The Supreme Court is hearing arguments today in cases involving two businesses whose owners don't want to provide health insurance that includes coverage of certain contraceptives.
The businesses, Hobby Lobby Stores and Conestoga Wood Specialties Corp., claim that their religious freedom is being violated if the Affordable Care Act requires that they provide birth-control methods, such as Plan B and IUDs, that halt a pregnancy after conception has taken place.
The Daily Circuit gets an update on what to expect as the court hears arguments.
LEARN MORE ABOUT THE HOBBY LOBBY CASE:
Hobby Lobby Contraceptive Case Goes Before Supreme Court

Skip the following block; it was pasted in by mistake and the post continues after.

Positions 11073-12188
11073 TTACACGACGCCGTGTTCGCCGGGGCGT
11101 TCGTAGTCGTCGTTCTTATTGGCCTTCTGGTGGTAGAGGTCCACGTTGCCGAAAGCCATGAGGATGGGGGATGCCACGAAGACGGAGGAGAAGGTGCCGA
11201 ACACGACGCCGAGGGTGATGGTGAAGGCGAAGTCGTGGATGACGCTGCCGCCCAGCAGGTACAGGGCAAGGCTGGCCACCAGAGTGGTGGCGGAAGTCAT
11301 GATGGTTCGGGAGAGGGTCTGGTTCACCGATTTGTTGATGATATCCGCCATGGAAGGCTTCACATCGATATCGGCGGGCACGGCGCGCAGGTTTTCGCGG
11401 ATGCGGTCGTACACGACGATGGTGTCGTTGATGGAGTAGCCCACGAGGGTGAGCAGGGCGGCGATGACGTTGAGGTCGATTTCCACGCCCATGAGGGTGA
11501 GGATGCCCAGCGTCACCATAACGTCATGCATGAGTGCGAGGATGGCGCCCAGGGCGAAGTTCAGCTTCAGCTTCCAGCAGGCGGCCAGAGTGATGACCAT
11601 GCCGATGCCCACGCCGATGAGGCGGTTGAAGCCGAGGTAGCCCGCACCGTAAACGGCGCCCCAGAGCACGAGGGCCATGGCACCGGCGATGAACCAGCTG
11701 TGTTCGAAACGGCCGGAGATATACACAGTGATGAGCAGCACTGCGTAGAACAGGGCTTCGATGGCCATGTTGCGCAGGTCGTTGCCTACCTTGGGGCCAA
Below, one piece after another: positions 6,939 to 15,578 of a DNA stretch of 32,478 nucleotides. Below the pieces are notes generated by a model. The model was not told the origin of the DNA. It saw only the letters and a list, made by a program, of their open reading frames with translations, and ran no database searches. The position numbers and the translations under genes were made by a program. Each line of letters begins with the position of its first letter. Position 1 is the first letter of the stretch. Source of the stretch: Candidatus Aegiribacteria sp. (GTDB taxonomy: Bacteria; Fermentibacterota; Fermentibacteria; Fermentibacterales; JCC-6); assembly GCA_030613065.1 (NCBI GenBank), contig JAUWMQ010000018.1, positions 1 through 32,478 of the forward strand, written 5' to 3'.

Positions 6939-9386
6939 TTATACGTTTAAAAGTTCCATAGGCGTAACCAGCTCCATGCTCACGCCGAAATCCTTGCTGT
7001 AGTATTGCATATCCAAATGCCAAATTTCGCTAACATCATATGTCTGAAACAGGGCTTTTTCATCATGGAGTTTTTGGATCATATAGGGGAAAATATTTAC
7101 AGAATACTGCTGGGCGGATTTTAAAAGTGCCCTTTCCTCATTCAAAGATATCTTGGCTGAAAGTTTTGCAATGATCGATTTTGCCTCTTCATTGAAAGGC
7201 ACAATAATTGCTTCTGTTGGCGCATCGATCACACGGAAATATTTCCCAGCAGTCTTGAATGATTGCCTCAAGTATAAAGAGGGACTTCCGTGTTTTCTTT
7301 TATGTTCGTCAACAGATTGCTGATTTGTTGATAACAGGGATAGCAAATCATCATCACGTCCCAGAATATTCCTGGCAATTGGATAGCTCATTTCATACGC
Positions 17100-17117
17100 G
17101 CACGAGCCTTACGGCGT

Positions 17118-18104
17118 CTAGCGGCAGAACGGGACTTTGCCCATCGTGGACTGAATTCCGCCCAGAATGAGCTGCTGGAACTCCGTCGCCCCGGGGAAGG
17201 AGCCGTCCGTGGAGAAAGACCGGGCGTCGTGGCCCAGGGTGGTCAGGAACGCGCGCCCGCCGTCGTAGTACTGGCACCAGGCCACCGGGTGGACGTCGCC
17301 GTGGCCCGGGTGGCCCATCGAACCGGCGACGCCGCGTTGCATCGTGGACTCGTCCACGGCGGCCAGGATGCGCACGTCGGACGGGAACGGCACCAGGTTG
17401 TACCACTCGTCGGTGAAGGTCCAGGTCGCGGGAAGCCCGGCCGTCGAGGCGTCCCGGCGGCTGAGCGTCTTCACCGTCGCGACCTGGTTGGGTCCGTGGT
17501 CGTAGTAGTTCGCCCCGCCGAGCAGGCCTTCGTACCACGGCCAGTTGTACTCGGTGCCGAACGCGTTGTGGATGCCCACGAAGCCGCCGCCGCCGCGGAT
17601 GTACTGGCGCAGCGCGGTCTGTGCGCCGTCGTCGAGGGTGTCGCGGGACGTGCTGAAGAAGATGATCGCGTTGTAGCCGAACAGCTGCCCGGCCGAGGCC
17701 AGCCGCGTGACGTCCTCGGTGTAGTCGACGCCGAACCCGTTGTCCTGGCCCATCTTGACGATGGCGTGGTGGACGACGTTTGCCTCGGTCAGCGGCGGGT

Hobby Lobby owners contend that the ACA contraception mandate imposes a substantial burden on them because failure to comply results in big fines — $26 million a year for Hobby Lobby if it opts out of providing insurance altogether. Supporters of the mandate counter that $26 million may be a lot of money, but it is less than the company currently spends on insurance.
Of course, Hobby Lobby points out that it wants to provide insurance, that having insurance fits in with both its religious ideas and its good business practices.
The government replies that when you are a commercial enterprise, you may have to make choices. Here, either provide the insurance or pay a fine and let your employees go to the health care exchange to buy insurance that may include public subsidies. (Nina Totenberg, NPR)